Guest Contributor Jonathan Stevenson / Bushwick has become such a fertile and active art community that it can be hard to distinguish extraordinary happenings from the day-to-day thrum of the place. Nevertheless, it’s impossible to be jaded about Bushwick Open Studios for a number of reasons – in particular, the immense range of work the event presents and the party atmosphere its unpretentious informality and abandon generate, intense and playful in roughly equal measure. Here are brief descriptions of notable work I found over the course of just two hours on Sunday afternoon, venue-hopping inside an area of roughly twelve square blocks. Had I had a few more hours, this post would have been dauntingly long.
[Image at top: Bob Szantyr; Red, Yellow, And Bluer Than This Much Blue; 2014;
oil on paper, tacks, urethane plastic; 12 x 10 x 8 inches. This image is from his website.]
BOS also provided opportunities for characteristically fastidious artists to try out new ideas. A few blocks southeast on Hart Street, in a charming and innovative home walk-through format, Harthaus showcased longtime Bushwick painter Matthew Miller’s trademark heads-against-black but also some drawings – albeit still alluding to heads – that signal an interesting expansion of his unique aesthetic.
Some venues followed a more familiar mini-fair model, netting in galleries from other neighborhoods. The cozy NEWD Art Show, on Johnson Avenue, featured the Lower East Side gallery Regina Rex, which displayed several of Hannah Barrett’s playfully deviant folk-arty takes on the traditional portrait and still life; Greenpoint’s 106 Green, an artist-run space showing gently noirish figurative paintings by Beijing-raised Xinyi Cheng; and Greenpoint Terminal, offering Eric Shaw’s meticulous but sardonically wobbly hard-edge abstractions.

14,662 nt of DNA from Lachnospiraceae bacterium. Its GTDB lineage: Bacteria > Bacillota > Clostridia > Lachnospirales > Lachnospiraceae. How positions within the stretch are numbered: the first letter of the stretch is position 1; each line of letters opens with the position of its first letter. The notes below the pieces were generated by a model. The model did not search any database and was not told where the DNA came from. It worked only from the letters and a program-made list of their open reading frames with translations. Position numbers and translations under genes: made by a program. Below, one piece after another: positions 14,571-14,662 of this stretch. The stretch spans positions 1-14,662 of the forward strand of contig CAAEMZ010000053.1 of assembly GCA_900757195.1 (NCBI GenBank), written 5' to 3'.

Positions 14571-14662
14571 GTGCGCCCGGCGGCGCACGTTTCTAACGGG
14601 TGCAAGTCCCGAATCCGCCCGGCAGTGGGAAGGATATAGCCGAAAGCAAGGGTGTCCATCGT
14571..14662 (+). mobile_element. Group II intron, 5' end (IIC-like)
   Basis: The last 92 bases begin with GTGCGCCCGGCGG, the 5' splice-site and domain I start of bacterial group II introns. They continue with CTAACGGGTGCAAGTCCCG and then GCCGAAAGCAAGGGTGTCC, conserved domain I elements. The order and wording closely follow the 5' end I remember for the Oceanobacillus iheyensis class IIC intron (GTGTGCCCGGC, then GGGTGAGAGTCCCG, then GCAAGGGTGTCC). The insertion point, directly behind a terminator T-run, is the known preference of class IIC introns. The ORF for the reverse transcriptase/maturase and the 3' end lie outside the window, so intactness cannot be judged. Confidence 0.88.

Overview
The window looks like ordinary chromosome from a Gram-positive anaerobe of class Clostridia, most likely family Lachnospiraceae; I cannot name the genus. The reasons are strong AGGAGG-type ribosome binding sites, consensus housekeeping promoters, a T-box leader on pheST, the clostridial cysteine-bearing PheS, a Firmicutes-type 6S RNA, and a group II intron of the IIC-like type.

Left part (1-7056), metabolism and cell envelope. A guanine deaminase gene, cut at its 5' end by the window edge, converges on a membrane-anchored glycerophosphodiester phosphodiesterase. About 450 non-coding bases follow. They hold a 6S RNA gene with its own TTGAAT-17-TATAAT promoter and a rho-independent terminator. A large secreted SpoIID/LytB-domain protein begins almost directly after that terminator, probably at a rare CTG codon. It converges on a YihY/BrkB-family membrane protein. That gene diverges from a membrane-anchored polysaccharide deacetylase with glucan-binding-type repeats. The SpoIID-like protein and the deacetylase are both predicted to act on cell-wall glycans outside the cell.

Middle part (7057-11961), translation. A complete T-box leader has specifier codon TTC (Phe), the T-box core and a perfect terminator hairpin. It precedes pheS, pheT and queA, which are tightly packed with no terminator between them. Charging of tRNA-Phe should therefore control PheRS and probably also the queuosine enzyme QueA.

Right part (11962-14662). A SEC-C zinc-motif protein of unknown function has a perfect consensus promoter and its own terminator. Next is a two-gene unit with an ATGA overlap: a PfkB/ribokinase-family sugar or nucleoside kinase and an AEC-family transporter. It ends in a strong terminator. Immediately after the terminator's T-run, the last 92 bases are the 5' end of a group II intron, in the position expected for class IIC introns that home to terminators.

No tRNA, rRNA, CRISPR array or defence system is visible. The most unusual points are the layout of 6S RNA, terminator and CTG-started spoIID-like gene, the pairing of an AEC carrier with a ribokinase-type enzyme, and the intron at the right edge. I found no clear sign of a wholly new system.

Local main braces and big players had their say, too. Paul D’Agostino’s Centotto presented “Thrice Legendary, or Forever Thens,” a terrifically expansive group show involving 41 Bushwick-linked artists, while Luhring Augustine’s outpost on Knickerbocker Avenue mounted a satisfyingly cohesive set of Christopher Wool silkscreens.
Although there’s plenty to criticize about the state of contemporary art, the Bushwick phenomenon fuels considerable optimism. It’s hard to imagine the art community there in stagnant middle age, and it is now only entering its audacious adolescence. The question is whether Bushwick is, fortuitously, terminally adolescent. Certainly the BOS pilgrimage requires the extra quantum of mobility and adventurism associated with youth; the BOS demographic was conspicuously young compared with that of Chelsea, and noticeably younger even than the Lower East Side’s. Perhaps the neighborhood’s distance from Manhattan will inoculate it against comprehensive gentrification and the complacency that often goes with it, leaving Bushwick artists as young and restless as their visitors.
Stay tuned for Allison Hale’s “10 Images: BOS” column later this week.
Still on view:
“Space Available,” 1329 Willoughby Avenue, Brooklyn, NY 11237, through June 28, 2015.
“Thrice Legendary, or Forever Thens,” Centotto, “outside of receptions and other announced gatherings, Centotto is open by appointment only.” Closing TBD.
“Christopher Wool ,” Luhring Augustine, through May 21, 2015.
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